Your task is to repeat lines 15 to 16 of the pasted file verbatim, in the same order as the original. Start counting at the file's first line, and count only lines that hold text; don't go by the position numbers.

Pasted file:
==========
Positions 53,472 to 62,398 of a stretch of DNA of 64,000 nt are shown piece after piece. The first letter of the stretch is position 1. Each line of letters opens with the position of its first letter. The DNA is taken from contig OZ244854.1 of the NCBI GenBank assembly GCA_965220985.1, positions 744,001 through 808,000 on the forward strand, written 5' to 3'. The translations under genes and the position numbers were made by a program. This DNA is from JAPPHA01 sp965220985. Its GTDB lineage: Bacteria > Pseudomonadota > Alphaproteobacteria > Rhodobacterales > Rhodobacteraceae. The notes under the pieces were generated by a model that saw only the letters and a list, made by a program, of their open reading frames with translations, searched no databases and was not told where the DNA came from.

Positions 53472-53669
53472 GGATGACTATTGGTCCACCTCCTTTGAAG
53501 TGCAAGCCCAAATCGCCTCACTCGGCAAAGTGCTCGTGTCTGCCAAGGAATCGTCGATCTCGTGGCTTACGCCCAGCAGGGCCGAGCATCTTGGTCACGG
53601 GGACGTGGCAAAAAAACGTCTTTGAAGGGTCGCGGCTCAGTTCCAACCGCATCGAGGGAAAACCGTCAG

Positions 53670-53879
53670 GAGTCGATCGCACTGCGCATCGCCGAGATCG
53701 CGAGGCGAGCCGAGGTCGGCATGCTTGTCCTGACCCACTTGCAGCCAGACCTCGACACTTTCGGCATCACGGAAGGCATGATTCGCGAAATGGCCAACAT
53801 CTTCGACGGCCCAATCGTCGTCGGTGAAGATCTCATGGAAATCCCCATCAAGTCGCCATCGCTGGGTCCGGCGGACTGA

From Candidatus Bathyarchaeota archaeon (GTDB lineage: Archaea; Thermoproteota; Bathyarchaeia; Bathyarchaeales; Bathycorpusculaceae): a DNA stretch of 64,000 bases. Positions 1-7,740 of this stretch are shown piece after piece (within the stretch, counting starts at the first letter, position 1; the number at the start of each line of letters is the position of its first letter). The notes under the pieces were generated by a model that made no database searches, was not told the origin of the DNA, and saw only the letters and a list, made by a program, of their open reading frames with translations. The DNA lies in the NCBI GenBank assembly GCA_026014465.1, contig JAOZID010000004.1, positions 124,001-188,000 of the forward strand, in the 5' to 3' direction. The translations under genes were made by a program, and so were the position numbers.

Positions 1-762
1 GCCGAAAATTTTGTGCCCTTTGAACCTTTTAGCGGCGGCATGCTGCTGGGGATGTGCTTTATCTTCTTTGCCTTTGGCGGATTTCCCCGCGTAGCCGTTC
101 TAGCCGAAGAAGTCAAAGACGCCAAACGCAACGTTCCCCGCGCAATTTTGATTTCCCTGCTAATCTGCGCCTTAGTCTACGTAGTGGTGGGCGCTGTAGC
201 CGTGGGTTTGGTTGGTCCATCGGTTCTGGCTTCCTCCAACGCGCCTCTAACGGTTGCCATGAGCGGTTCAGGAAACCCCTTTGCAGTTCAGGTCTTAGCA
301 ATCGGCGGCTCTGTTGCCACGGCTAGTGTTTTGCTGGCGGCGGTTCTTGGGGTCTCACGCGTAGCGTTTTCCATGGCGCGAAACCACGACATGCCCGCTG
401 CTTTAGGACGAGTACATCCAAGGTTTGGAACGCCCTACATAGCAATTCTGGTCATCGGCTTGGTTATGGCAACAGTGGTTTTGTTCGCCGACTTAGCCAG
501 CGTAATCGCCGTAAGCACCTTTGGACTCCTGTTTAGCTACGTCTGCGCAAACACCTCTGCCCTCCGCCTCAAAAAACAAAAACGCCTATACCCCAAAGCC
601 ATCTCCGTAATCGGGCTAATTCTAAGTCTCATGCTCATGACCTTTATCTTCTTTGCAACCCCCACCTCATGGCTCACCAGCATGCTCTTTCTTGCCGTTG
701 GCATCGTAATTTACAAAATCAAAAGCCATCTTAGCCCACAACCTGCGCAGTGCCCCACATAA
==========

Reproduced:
301 ATCGGCGGCTCTGTTGCCACGGCTAGTGTTTTGCTGGCGGCGGTTCTTGGGGTCTCACGCGTAGCGTTTTCCATGGCGCGAAACCACGACATGCCCGCTG
401 CTTTAGGACGAGTACATCCAAGGTTTGGAACGCCCTACATAGCAATTCTGGTCATCGGCTTGGTTATGGCAACAGTGGTTTTGTTCGCCGACTTAGCCAG